"The athletes are an exceptional group in terms of their dietary intake, fitness/endurance and now we know, in relation to their gut microbiota! This high diversity is particularly linked with exercise and protein consumption and suggests that eating specific proteins and/or exercise can provide a means of increasing microbial diversity in the gut.

This is the first report that exercise increases microbial diversity in humans. While we and others have previously shown that diet influences microbial diversity, we can now report that protein consumption, in particular, positively correlates with microbial diversity." Source


Other related news:
How exercise may affect gut hormones, weight loss

28 comments:

Anonymous said...

I wonder what the chances are that the increased biodiversity of these rugby players is due more to their hawwwt, sweaty, harrrrd bodies all intertwined and writhing and then showering together and then slapping each other's hawwwwt asses?

Dr. B G said...

I'll personally conduct or supervise the study and collect samples. For science's sake, many anatomical regions require close analysis.

Dr. B G said...

On a serious note, did you see their lean mass median 80 kg ???!!! Omg wtf 50% higher than sarcopenic controls.

Anonymous said...

If you need someone to hand you swabs or wipe the sweat from your forehead, I volunteer! WOW!
Jo

Dr. B G said...

Jo, you're in!! what sacrifices all in the name of WHOA NELLY SCIENCE

Anonymous said...

What I wouldn't give to get in the middle of that scrum!

My gut flora got better just looking at those studs.

I need a shower. A cold one...

elmo said...

Grace,

what do you think of this guy's opinions on Prescript Assist and other SBO's?

http://fixyourgut.com/hso-probiotics-part-3-prescript-assist/

is he reputable?

Dr. B G said...

Anon,

"My gut flora got better just looking at those studs." I think your intestinal microbes are speaking to you: they like the studs' intestinal microbes and may be sending microbial msgs. lol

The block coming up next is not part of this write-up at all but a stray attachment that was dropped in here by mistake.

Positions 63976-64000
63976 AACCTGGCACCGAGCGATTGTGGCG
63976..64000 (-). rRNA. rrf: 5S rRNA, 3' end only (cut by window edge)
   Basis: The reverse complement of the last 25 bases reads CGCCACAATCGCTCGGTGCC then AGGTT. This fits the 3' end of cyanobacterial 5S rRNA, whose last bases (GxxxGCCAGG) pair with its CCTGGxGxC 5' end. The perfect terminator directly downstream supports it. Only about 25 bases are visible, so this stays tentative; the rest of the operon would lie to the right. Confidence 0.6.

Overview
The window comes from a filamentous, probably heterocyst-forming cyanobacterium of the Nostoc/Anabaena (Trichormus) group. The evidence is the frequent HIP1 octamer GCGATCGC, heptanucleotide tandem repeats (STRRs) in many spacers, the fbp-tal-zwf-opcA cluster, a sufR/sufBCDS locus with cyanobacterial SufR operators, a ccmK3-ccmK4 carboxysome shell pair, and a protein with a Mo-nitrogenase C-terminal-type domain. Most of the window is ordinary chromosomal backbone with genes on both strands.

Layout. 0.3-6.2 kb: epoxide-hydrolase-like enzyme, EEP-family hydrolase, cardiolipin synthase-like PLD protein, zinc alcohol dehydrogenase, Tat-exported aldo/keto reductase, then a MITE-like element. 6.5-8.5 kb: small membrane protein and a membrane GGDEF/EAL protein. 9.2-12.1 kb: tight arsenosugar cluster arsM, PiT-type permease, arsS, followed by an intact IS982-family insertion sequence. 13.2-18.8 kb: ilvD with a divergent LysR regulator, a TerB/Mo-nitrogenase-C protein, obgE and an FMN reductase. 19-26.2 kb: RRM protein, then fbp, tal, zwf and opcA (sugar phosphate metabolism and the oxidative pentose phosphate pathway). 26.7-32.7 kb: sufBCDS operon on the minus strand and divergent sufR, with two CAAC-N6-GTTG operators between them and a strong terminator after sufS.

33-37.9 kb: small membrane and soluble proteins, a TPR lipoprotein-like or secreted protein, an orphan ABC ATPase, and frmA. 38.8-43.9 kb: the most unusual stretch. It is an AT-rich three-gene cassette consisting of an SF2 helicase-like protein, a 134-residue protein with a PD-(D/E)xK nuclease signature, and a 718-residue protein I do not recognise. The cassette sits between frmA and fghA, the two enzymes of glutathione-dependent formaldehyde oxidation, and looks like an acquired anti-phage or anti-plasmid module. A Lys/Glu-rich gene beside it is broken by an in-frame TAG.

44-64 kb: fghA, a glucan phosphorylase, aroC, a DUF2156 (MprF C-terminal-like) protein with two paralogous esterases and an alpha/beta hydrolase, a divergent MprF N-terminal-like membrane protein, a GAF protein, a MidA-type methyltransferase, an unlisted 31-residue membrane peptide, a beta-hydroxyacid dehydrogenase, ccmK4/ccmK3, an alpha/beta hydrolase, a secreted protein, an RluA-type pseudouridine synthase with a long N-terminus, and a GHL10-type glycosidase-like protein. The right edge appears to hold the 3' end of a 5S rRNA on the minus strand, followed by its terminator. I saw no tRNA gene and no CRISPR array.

Elmo,
I think that guy has been flapping on the flagpole for a long time. No thoughts, because every is due their opinion. The science doesn't back him up IMHO.

Anybody who promotes a one-dimensional angle on the gut is retarded. Do you know what I'm talking about? There will always be promoters and pimps out there. You can tell who there are. They don't evolve. They're loud, unselective in their rhetoric and no scientific integrity. When faced with contrarian data, they shovel it under the rug quietly.

SBOs have been around since the dawn of pro-mammals. What do you think?

Richard Houghton said...

Great post again, Grace!

Not to detract from the feeding frenzy going on here:), but one thought that went through my head was the physiological effect of activity in a highly competitive environment. These periods of "survival" type exertion probably cause countless hormonal effects, that most people in today's society don't experience. Perhaps the sympathetic surge makes it easier to relax at down time, leading to more efficient digestion.

Dr. B G said...

Richard

Good to see you again! Back at med school?

FRENZY? lol

There are gender differences but I concur with your thoughts. Definitely the survival mode and down turn from sympathetic surges to PSNS tone may improve digestion as well. Less pathogens? More beneficial symbionts? I think it is all interrelated. Have you heard of 'power poses' which raise T and lower cortisol in 2 minutes?
http://www.societywellness.com/did-you-know-you-can-raise-testosterone-and-lower-cortisol-with-one-simple-move/


May you and your friend who attended give me some comprehensive criticism for my AHS14 talk? I'd really appreciate ur thoughts! All criticisms WELCOME!!
http://drbganimalpharm.blogspot.com/2014/08/ahs14-my-talk-is-up-re-savaging-gut.html

Dr. B G said...

We were also just discussing this chronic cardio paper on twitter (Bill Lagakos)
http://jap.physiology.org/content/92/5/2061

450 min walking at low-mod intensity lowers cortisol quite a bit (and fat burning). EPI stays low except pre-meal time. Would've loved to see female v male and anabolic hormone profiles too!

AWebb said...

Dr. BG,

I've been able to narrow my digestive issues down to problems with protein intake. High animal protein intake in a meal leads to gas and loose stools shortly after. Is there a specific kind of dysbiosis and gut fermentation related to animal protein? And appropriate solution (besides cutting back the protein in a meal)?

Anonymous said...

Athletic > more diverse biome or
more diverse biome > athletic?

On a separate note anyone know any commercial sources of Akkermansia muciniphila?

Mike

Dr. B G said...

Mike,

More studies def are needed -- pre-athletic program and post + diet/lifestyles

No commercial source yet that I'm aware of. If you hear of one, would love to see!


AWebb
Carnivorous guts need a ton of acid to break down meat and induce activation of the pepsin in the stomach. What are your thoughts on kombucha, diluted natural vinegar or Betaine HCl for aiding digestion?